For years, Walmart has followed Amazon, putting inventory online and starting its own version of a marketplace where third-party merchants can sell their wares. Now Amazon is returning the favor.
The e-commerce behemoth is building pickup locations for groceries in Seattle that could open by the end of the year, according to someone familiar with the plans, echoing a strategy embraced by its chief brick-and-mortar rival.
Delivering fresh food is complicated and the one thing keeping Amazon and other tech companies from disrupting the grocery business. Most consumers still get their milk, produce and meat from Walmart, Kroger and other traditional grocers. But while e-commerce has yet to take hold in the $800 billion U.S. grocery market, Amazon is betting that could change as millennials accustomed to shopping online enter their prime food-buying years.
"We know their best customers are willing to buy groceries online," says Cowen & Co. analyst John Blackledge. "The onus is on Amazon to deliver because the demand is there."
Amazon began experimenting with the grocery business in 2007 when the company started AmazonFresh in the Seattle area, where the company is based. The service offered doorstep delivery of a limited selection of groceries, saving consumers driving time and the trouble of pushing a shopping cart around a store. The service has slowly expanded to 16 U.S. markets, including Los Angeles, New York and Boston. In June, the company rolled out the service to Prime subscribers in London, the first time it has been offered outside the U.S. Amazon currently offers same-day delivery of more than 130,000 items for 7 pounds ($8.58) per month on top of the cost of Prime.
Recently AmazonFresh hit a milestone when it stopped losing money in Seattle, according to the person. Earlier this month, the company dropped the price from $299 a year to $15 a month in the U.S. -- $180 annually -- which proved immediately popular with shoppers and emboldened Amazon to accelerate its grocery ambitions, the person said.
Delivering groceries to a customer's home is an expensive and tricky proposition because fresh food spoils and can't be left at the door like electronics or clothing. It has taken Peapod, the grocery delivery service owned by Royal Ahold, years to figure out how to deliver meat and produce profitably. Instacart, a San Francisco upstart that has partnered with Whole Foods, employs legions of shoppers who troll the aisles and deliver food to customers' homes. It, too, has struggled to crack the code.
Walmart and Kroger have embraced the so-called click-and-collect model. Shoppers select their food online, and then workers fill the order and have it ready for pickup in the store parking lot. Besides side-stepping potential spoilage, Walmart is hoping that shoppers will buy other things once they've made it as far as the parking lot. The service has only been around for a few years and is still rolling out nationally, so it's too early to judge its popularity among the targeted demo of millennial mothers.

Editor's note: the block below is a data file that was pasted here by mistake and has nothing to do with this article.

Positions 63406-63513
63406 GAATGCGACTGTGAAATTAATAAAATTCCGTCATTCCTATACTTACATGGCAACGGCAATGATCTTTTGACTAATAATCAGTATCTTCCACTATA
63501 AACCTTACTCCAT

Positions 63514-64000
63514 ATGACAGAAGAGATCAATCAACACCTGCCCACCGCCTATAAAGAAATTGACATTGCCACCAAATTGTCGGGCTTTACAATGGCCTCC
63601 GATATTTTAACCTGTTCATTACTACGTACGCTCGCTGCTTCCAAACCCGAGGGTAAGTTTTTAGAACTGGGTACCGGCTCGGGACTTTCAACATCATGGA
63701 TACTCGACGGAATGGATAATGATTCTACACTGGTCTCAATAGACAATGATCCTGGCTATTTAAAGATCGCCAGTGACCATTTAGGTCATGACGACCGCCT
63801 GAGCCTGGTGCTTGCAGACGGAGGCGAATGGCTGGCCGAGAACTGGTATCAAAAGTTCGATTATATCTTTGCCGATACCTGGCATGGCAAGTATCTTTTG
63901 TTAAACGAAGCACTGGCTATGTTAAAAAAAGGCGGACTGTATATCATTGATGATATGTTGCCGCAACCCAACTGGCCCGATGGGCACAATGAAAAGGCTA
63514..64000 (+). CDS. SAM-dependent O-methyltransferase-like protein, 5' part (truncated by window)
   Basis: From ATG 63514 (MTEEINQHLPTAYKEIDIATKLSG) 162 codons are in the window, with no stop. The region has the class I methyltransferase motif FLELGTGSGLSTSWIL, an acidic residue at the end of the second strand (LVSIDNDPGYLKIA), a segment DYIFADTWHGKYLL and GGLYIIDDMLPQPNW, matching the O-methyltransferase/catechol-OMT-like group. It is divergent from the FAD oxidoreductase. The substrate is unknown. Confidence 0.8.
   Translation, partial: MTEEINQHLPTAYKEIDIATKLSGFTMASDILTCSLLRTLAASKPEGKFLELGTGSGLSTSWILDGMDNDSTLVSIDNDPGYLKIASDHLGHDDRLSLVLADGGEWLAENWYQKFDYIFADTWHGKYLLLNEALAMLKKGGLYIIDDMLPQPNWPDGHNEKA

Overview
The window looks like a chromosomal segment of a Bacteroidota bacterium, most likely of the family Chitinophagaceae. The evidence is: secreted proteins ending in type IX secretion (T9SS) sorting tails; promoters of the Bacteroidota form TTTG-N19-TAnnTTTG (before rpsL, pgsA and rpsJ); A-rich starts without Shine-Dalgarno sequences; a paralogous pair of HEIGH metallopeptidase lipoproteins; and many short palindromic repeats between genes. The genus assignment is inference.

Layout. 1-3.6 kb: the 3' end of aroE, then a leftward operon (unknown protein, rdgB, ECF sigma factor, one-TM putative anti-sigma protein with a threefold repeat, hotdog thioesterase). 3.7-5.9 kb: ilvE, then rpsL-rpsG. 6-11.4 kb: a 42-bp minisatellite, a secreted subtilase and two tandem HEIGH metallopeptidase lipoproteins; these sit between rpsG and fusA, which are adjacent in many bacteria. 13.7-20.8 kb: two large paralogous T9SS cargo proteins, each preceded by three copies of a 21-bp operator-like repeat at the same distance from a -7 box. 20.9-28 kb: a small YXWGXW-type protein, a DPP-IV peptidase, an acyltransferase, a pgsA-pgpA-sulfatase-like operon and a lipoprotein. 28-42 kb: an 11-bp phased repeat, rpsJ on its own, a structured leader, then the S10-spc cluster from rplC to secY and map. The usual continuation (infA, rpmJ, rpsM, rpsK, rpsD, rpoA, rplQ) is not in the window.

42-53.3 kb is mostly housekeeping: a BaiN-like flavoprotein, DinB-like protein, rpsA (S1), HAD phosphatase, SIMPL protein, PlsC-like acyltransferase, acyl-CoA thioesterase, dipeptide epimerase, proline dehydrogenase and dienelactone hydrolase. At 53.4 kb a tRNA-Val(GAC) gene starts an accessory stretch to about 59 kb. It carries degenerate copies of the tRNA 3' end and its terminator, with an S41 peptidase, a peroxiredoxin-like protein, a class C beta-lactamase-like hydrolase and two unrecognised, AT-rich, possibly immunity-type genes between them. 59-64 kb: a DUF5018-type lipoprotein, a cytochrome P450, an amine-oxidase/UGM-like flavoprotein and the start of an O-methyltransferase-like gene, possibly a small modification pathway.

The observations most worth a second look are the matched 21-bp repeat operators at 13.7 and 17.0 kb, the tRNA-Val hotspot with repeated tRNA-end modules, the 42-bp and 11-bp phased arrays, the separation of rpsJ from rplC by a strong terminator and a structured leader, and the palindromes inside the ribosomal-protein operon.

Amazon, of course, doesn't have much of a physical presence in the U.S. beyond a few bookstores. So the company is turning to pickup locations for its groceries. In Seattle, Amazon is building facilities that resemble gas stations, where shoppers could pull in and pick up their groceries.
Seattle Planning Department documents reveal two similar projects in the city featuring car canopies. One of the sites is near a new Amazon Prime Now distribution hub where shoppers pick up packages ordered through the company's one-hour delivery service, according to another person familiar with the matter. Construction crews were busy at both locations earlier this week. The company declined to comment.
Amazon could also team up with local grocers to offer grocery pickup sites allowing it to expand the concept more quickly than it could by building new locations around the country, according to another person briefed on the plans. In the U.K., Amazon has pickup lockers at stores operated by the Morrisons supermarket chain where shoppers can pick up online orders. Under such partnerships, Amazon can also put the grocers' inventory on its site.
Amazon's push into fresh food is a direct threat to the established players. In the U.K., the company has entered a crowded market where Tesco Plc and web grocer Ocado Group Plc have been engaged in a price war for years. Ocado shares plummeted when Amazon announced its U.K. plans. In the U.S., the main tussle will play out between Amazon and Wal-Mart, which is the nation's largest grocer, generates more than half its sales from selling food and uses cheap food to lure customers to its stores.
Time and again, Amazon has shown itself willing to absorb losses while it builds a commanding market share. In groceries, the company is willing to break even in an effort to persuade shoppers to visit the site more often, one of the people said.
The big question is whether sizable numbers of Americans will be prepared to purchase fresh food online, sight unseen. For many people, there's no substitute for personally assessing the ripeness of an avocado or the thickness of a steak. Wal-Mart and other traditional grocers are spending billions to improve the shopping experience and doubling down on prepared meals and private label products you can't get anywhere else. "There's still going to be a place for stores that have a good selection and provide that experience," says industry consultant Roger Davidson.
Still, many experts said shoppers wouldn't buy furniture or cars online. Turns out they will, and Amazon is betting the same will be true of fresh food.
~~ Bloomberg News